Kiyosaki even argues that your primary residence is a liability because it doesn’t put cash directly into your pocket. (Many would disagree, but you see his point.) On the other hand, a rental house is an asset because it earns money.

Growing Your Wealth Through Assets

No matter who you are, earning extra money on the side is an important strategy for getting ahead. Luckily, there are a gazillion ways to do it. Here’s a list of 99 side hustles you can start right away. Just choose one and get started.

Ideally, you want to create at least one stream of relatively passive income. This helps increase your wealth without costing you too much time or effort. Instead of clocking in, you’ll be getting paid while you sleep!

That’s one reason why we love owning rental properties. Yes, sometimes they are a pain in the ass. And yes, we do end up spending a few weekends cleaning up the yard, repainting, and doing other types of maintenance. But what’s a few hours compared to over $10,000 a year in rental income per unit? That’s a huge return on our money, and much better than anything we could hope for at a bank!

Wrap Up

It’s important to realize this doesn’t happen overnight. It takes time to build your asset portfolio before you start realizing their impact. Similar to using a debt snowball, your assets will increase over time, creating more and more wealth as you move along.

As always, it’s important to diversify your holdings. Having all your money in one spot is a dangerous thing. By spreading your risk, you can more easily cover your backside and successfully navigate the whims of any market.

Above all, start thinking wealthy. Get out of debt and seek to build your wealth through assets. Put your money to work, and you’ll have even more to use on the experiences you really want. Good luck and go get ’em!

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  1. Ayup! I also don’t count our vehicles as assets. I know many people like to, but in the long run I know we’ll lose tons of money on them. I’d also recommend tracking your net worth. I started doing this back in January and it’s super-neat to see how my assets grow each month as we pay off debt. 🙂

  2. Yup. The house debate is interesting to me. I’m losing money for sure on my car. I may or may not (hopefully not!) lose money on my car. An interesting consideration, though, is that I can probably sell my car a lot faster than I can my home. But I’m always hesitant to consider tangible things an asset that requires selling it. Can I live without a car? Can I live without a home?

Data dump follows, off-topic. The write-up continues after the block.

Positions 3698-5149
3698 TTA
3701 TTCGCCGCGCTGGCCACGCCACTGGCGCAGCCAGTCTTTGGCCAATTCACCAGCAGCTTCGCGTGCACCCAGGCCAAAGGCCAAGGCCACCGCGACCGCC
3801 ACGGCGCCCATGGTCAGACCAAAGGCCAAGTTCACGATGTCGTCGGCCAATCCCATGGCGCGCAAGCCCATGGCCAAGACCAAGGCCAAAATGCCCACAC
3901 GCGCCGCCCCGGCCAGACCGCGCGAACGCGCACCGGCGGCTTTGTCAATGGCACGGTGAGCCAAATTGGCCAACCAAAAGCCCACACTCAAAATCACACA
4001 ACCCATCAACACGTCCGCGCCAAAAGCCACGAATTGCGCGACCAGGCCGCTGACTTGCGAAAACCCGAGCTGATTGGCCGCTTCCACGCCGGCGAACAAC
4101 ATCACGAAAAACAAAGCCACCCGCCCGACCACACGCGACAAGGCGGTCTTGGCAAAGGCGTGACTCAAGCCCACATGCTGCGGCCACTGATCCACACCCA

3. Christina Howell says:

    That’s funny, it’s never made sense for me to count our primary residence or cars as assets. The cars we always run into the ground and need them – if one broke, we’d have to buy another. And the house, we have to live somewhere and couldn’t do it in our city for much less unless we’re willing to do another total rehab (and we’re not!). I count the mortgage as debt in my net worth tracking, but don’t count the equity.

    1. That’s exactly how I treat the home/mortgage in our net worth calculation, Christina. Same with the car. I just don’t see those things as assets.

  4. I think considering a house or car to be a “utility” instead of an investment or a liability makes more sense. Similar to owning a computer, yes you could go to the library and use the internet for free, but you choose to pay for the utility of having a computer yourself. The computer doesn’t make money, but you would still count it as an asset and count it under your home owners insurance since it has value.

  5. My biggest take-away from Rich Dad Poor Dad, the one that’s stuck with me for years, is how to identify an asset. It was at that point I stopped thinking of our home as an asset in the traditional sense. I enjoy our home, and it will someday provide us a paid-for place to live (although maintenance, repairs, insurance and property taxes will always be required) but it doesn’t make money for us. That was a big lightbulb moment for me.

  6. A vehicle can be an asset in that it increases the number of jobs you can have, since you now can travel further to reach them. Of course, this doesn’t mean someone should opt for a $50k or more car when a $15k or even $1k one will do.